Ich bin ein Berliner.
Why it’s so famous:
- Because it’s quoted from John F. Kennedy’s speech at the Schöneberg city hall on 26 June 1963 celebrating the 15th anniversary of the Berlin Airlift and the first visit from an American president since the wall was built in 1961. Mr Kennedy wanted to express his solidarity with the West German inhabitants with this sentence.
A more plausible reason is:
- Mr Kennedy’s German grammar was, unfortunately, not the best. This resulted in him making a fool of himself in front of the Germans with precisely this sentence - what he wanted to say was that he is a citizen of Berlin; what he said, instead, was that he’s a jelly-filled doughnut.
How did this happen?
Simple. He said “ein Berliner” instead of simply “Berliner”.
In German, you never express your nationality and occupation with an article:
Bist du Münchnerin?
Er ist Arzt.
Sie ist Studentin.
Ich bin Berliner.
The meaning of Berliner changed with the simple addition of “ein”!
What is a Berliner?
English: Jelly-filled doughnut, jelly donut
North Germany (except Berlin): Berliner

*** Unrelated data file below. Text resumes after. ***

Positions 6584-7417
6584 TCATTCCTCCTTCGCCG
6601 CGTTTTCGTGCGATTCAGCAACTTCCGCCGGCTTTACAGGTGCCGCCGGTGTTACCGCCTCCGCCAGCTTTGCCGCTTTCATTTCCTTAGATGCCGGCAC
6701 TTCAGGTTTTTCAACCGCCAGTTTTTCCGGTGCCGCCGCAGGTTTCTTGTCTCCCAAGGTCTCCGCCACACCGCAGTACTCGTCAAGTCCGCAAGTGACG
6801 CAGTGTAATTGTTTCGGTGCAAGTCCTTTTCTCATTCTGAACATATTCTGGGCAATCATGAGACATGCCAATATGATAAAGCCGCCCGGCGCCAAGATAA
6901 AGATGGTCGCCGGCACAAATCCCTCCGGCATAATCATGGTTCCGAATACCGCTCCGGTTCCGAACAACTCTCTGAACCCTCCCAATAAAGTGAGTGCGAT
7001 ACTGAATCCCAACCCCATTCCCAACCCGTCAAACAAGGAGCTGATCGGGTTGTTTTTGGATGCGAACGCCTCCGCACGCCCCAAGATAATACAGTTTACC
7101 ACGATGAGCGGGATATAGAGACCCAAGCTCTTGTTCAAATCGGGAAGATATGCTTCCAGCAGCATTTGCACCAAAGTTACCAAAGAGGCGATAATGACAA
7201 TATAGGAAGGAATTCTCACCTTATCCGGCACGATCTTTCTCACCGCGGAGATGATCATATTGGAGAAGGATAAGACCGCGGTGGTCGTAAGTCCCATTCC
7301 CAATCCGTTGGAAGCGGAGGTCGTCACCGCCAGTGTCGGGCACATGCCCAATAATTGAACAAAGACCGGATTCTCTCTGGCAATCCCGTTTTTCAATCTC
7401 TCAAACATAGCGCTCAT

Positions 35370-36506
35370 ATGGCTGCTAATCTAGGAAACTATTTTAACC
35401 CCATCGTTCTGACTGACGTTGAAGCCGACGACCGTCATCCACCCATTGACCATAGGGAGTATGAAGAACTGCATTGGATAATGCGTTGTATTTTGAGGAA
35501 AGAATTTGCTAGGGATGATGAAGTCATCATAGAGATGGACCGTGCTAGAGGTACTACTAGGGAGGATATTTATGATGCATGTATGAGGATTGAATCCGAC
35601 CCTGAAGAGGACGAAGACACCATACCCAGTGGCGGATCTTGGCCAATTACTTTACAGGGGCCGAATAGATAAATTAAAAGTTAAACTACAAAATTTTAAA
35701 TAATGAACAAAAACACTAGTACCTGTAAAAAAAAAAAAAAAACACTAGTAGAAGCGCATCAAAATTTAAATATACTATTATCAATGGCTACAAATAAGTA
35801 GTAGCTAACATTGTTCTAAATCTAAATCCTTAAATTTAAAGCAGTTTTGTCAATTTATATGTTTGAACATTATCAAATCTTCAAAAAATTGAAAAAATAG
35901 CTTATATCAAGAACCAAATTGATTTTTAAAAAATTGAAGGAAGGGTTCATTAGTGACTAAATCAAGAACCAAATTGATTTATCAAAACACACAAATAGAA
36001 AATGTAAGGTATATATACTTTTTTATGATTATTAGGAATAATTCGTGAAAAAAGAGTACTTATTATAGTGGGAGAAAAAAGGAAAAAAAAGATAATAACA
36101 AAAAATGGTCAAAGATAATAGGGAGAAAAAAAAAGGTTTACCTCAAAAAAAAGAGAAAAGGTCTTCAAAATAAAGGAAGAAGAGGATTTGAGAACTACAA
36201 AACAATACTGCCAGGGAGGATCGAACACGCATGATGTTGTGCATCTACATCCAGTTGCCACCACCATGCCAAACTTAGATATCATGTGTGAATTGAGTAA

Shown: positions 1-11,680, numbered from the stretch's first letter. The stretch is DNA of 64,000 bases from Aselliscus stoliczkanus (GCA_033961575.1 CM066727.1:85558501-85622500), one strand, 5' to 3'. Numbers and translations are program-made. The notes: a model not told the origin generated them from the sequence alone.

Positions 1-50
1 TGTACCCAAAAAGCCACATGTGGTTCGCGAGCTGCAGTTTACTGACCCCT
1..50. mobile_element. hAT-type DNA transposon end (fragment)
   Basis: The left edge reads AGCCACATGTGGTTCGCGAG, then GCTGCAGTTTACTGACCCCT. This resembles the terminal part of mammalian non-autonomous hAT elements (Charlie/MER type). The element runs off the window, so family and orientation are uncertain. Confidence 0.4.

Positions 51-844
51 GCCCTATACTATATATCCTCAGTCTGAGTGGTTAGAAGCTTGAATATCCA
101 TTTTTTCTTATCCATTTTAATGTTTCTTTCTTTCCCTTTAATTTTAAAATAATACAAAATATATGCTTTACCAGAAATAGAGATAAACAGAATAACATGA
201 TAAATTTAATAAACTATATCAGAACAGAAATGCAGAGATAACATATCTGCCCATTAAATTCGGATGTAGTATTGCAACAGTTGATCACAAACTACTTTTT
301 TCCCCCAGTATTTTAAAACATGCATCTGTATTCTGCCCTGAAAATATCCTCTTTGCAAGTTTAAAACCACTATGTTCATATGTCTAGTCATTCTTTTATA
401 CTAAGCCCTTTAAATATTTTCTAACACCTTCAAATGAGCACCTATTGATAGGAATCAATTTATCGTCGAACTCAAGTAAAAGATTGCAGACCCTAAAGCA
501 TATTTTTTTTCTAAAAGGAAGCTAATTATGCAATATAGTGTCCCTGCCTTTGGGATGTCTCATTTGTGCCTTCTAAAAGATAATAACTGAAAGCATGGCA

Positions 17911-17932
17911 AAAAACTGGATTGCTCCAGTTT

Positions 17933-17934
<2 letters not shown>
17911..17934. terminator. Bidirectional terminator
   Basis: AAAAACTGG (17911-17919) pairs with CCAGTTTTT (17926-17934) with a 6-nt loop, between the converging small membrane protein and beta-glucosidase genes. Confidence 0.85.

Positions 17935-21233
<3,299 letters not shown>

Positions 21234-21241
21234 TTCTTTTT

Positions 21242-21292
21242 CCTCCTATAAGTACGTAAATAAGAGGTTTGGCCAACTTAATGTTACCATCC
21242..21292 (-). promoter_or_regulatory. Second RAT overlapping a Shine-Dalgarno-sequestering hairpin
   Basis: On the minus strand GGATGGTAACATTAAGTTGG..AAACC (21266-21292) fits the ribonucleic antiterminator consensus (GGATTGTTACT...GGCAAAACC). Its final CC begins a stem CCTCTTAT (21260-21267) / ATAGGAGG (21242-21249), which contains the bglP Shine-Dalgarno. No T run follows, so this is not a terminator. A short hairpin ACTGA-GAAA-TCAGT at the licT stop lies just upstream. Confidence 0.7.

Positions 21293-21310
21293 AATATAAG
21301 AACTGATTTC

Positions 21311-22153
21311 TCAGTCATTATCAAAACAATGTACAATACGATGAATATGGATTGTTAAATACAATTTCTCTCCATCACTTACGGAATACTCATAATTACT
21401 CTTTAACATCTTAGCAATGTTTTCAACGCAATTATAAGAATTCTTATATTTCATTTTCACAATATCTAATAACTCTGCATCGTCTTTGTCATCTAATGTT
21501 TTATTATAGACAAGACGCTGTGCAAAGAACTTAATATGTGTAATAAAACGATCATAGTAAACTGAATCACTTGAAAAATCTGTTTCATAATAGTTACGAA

Berlin (and neighbouring areas): Pfannkuchen (so be sure to check before you buy!)
South Germany: Krapfen
Amsterdam, Königswinter, Koblenz, April 2014.
Luxemburg, Trier, February 2014.
Photos January 2014. Porto de Mós, Leiria, Leipzig, Wermsdorf.
Cologne / Colónia / Köln
April to July / Abril a Julho / April bis Juli 2013
February / Fevereiro / Februar 2013
noun | die Überraschung (f) = the surprise
Oh wie ich hasse diese Wort!
Oh how I hate this word!
Oh como eu detesto esta palavra!
Wer fremde Sprachen nicht kennt, weiß nichts von seiner eigenen.
Johann Wolfgang von Goethe
“Those who know nothing of foreign languages know nothing of their own.”
Aquele que nada conhece de línguas estrangeiras não conhece nada da sua própria língua.
Dresden, Aachen, Eifel - 09/2012
Köln / Colónia / Cologne - 06 - 12/2012
Köln / Colónia / Cologne - 03 a 05/2012